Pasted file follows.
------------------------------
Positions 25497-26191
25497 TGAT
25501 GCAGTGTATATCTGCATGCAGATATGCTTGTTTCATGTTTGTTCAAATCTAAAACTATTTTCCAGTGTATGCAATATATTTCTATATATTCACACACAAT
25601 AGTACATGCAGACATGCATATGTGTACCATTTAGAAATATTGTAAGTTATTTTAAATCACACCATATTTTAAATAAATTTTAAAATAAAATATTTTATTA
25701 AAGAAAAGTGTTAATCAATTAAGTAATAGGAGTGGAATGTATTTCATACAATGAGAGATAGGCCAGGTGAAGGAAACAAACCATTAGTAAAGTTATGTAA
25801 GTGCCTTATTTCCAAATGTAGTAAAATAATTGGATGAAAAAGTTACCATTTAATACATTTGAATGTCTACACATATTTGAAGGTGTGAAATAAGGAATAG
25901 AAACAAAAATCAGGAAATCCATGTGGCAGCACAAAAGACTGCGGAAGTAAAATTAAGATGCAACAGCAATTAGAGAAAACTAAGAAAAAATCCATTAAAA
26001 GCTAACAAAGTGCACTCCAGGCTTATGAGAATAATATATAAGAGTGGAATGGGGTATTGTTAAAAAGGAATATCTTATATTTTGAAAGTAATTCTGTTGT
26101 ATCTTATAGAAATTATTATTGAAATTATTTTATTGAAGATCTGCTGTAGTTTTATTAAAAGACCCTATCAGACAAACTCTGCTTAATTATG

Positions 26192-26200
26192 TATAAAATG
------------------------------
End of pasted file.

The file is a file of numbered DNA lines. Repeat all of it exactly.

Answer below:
Positions 25497-26191
25497 TGAT
25501 GCAGTGTATATCTGCATGCAGATATGCTTGTTTCATGTTTGTTCAAATCTAAAACTATTTTCCAGTGTATGCAATATATTTCTATATATTCACACACAAT
25601 AGTACATGCAGACATGCATATGTGTACCATTTAGAAATATTGTAAGTTATTTTAAATCACACCATATTTTAAATAAATTTTAAAATAAAATATTTTATTA
25701 AAGAAAAGTGTTAATCAATTAAGTAATAGGAGTGGAATGTATTTCATACAATGAGAGATAGGCCAGGTGAAGGAAACAAACCATTAGTAAAGTTATGTAA
25801 GTGCCTTATTTCCAAATGTAGTAAAATAATTGGATGAAAAAGTTACCATTTAATACATTTGAATGTCTACACATATTTGAAGGTGTGAAATAAGGAATAG
25901 AAACAAAAATCAGGAAATCCATGTGGCAGCACAAAAGACTGCGGAAGTAAAATTAAGATGCAACAGCAATTAGAGAAAACTAAGAAAAAATCCATTAAAA
26001 GCTAACAAAGTGCACTCCAGGCTTATGAGAATAATATATAAGAGTGGAATGGGGTATTGTTAAAAAGGAATATCTTATATTTTGAAAGTAATTCTGTTGT
26101 ATCTTATAGAAATTATTATTGAAATTATTTTATTGAAGATCTGCTGTAGTTTTATTAAAAGACCCTATCAGACAAACTCTGCTTAATTATG

Positions 26192-26200
26192 TATAAAATG